The swift recovery of the banking sector from balance sheet woes, coupled with an aggressive push towards retail lending, highlights a period of transformation. Fintech companies, riding the wave of technological advancement, have revolutionised customer acquisition and underwriting processes, further fuelling the lending boom. But the unhinged growth push has prompted a series of regulatory actions from the RBI. Amid growing regulatory scrutiny, rising competitive intensity both on the asset and liability sides, Fortune India caught up with Rahul Jain, head of India equity research and co-head of Asia Financials research, Goldman Sachs, to deep dive into the issues that banks face. In a free-wheeling discussion that covers a lot of pertinent issues, Jain shares his take on why the golden run for Indian banks is coming to an end.

Of late, we have observed substantial regulatory scrutiny on banks, Non-Banking Finance Companies (NBFCs), and fintech companies. So, why are we witnessing so many regulatory actions in this sector?

If we take a step back and examine the broader banking sector post-COVID: The NBFC space had largely addressed balance sheet issues following the 2018 NBFC crisis, and thereafter private sector banks had already cleaned up.

Emerging from the COVID period, during which banks had raised considerable capital, the entire sector had, by and large, recovered from a balance sheet perspective. We observed a significant surge in retail lending, predominantly driven by consumption-linked loans, including home loans, consumer durable loans, unsecured loans, and so forth. This surge was further supported by the advent of fintech companies, which began providing platforms for lenders to acquire more customers and underwrite those customers using a variety of data points. This also enabled lenders to customise their lending practices, starting with Buy Now, Pay Later (BNPL) loans, which could range from ticket sizes as low as 500 rupees to up to 500,000 rupees for unsecured loans.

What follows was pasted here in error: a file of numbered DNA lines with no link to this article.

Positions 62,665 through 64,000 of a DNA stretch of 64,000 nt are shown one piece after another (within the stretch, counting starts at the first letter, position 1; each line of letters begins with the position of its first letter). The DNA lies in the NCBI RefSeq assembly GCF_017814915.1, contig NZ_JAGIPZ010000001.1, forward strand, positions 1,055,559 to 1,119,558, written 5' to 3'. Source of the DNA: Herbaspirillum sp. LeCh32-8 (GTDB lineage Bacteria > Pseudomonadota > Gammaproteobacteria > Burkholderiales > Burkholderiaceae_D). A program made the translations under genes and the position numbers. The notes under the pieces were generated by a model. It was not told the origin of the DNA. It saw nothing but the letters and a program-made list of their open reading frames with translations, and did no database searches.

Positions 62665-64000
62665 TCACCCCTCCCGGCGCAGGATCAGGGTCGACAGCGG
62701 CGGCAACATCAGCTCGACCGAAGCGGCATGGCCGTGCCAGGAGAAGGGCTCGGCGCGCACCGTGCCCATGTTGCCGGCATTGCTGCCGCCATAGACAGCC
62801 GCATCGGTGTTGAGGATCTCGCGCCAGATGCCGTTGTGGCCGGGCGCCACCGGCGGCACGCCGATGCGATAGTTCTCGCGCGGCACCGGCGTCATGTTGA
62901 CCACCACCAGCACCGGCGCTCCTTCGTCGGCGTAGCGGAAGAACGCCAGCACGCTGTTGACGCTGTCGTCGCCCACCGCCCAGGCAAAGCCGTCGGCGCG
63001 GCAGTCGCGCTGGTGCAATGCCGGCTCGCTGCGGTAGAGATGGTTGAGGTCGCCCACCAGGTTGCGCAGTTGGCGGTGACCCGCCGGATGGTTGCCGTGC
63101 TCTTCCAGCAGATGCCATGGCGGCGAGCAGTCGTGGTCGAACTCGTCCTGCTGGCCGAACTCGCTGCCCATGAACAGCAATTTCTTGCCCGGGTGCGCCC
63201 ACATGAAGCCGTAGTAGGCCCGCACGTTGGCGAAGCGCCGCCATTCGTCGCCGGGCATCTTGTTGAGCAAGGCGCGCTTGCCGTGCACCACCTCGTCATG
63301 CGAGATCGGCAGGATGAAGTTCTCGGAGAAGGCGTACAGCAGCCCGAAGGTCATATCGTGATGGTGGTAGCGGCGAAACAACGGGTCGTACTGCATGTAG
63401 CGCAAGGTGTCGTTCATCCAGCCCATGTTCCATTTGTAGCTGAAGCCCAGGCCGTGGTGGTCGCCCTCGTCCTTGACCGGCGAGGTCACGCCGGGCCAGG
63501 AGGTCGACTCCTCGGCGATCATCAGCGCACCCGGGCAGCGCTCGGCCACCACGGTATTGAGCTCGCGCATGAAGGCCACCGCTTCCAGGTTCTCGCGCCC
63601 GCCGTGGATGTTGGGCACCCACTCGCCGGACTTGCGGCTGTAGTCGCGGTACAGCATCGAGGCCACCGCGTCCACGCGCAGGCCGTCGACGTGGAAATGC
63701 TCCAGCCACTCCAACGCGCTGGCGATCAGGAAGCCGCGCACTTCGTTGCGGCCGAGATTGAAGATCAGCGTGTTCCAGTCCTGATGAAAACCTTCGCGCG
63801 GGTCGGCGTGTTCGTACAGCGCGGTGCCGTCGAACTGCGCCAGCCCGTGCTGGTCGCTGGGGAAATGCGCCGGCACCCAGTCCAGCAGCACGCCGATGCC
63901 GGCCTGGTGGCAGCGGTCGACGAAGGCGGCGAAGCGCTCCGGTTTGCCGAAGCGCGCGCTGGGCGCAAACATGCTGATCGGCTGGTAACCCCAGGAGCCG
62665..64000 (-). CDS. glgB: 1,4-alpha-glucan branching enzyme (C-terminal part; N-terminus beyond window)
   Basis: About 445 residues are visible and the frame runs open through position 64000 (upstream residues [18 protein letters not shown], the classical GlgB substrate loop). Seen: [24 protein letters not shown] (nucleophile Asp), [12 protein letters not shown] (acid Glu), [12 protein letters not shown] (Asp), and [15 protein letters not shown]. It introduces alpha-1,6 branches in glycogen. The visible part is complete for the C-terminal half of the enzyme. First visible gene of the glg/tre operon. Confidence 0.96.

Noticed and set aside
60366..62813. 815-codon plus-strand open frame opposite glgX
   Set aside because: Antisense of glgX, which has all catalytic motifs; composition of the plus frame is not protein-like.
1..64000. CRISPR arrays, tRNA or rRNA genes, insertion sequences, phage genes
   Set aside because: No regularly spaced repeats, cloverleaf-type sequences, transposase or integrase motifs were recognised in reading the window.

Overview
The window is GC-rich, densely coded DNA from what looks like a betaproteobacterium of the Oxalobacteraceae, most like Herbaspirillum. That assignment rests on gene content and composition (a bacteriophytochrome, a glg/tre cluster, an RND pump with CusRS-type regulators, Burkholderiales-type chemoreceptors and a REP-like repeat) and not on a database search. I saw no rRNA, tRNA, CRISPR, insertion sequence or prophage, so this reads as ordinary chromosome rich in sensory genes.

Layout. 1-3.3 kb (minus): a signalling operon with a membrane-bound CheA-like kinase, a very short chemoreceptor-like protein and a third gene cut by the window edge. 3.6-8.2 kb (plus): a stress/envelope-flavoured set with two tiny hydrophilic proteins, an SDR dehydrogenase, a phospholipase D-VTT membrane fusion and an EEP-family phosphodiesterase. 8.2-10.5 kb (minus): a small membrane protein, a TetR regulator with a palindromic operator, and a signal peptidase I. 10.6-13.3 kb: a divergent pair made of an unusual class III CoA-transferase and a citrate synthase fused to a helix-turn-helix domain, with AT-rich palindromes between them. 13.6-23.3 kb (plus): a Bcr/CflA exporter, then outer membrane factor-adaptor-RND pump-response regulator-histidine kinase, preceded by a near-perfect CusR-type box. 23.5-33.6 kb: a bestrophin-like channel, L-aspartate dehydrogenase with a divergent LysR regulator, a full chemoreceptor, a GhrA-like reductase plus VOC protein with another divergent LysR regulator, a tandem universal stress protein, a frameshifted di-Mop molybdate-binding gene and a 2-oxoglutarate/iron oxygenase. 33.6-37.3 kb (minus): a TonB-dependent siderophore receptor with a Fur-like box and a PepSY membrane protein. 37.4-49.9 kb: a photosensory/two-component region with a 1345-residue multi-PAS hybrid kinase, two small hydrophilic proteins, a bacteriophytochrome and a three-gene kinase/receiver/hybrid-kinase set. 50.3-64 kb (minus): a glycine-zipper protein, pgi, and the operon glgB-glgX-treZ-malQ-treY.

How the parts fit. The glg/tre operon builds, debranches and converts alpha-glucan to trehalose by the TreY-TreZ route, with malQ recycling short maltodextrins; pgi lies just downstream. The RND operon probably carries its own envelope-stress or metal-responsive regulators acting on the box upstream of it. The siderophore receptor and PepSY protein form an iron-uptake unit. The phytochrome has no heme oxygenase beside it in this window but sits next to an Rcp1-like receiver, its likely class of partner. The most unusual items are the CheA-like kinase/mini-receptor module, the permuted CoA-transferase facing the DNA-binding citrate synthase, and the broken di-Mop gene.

The growth in this space has been parabolic. Our report highlights that in 2021, there were approximately 30 million unsecured personal credit lines according to the bureaus. As we speak, we are annualising close to 140 million unsecured credit lines in the system. This sharp growth, driven by the efforts of fintech companies, NBFCs, and banks, prompted regulators to ensure that the sector does not develop any malaise, which would pose a challenge to address later. Therefore, the regulatory actions we are witnessing are centred around ensuring that compliance standards are upheld.

Risk governance continues to be a priority, given the significant interconnectedness between the banking and NBFC sectors, with NBFCs predominantly borrowing from the banking system to grow their portfolios. As of March 2023, 57% of NBFC borrowing came from the banking sector, which might have led the Reserve Bank of India (RBI) to recognise that issues within the NBFC space could adversely affect the banking sector. This underscores the importance of proper regulatory oversight and compliance, addressing any deficiencies timely to avoid potential mishaps.

The actions we are seeing today are likely the culmination of the RBI's oversight over the years, focusing on specific entities and lending practices. An important development is the narrowing regulatory arbitrage between the NBFC sector and the banking sector, becoming increasingly slim.

The RBI has transitioned to scale-based regulations for NBFCs, categorising them into top layer, upper layer, and medium layer. Entities moving between these layers are subject to scrutiny similar to that of banks, thus narrowing the gap in regulatory supervision and specific guidelines.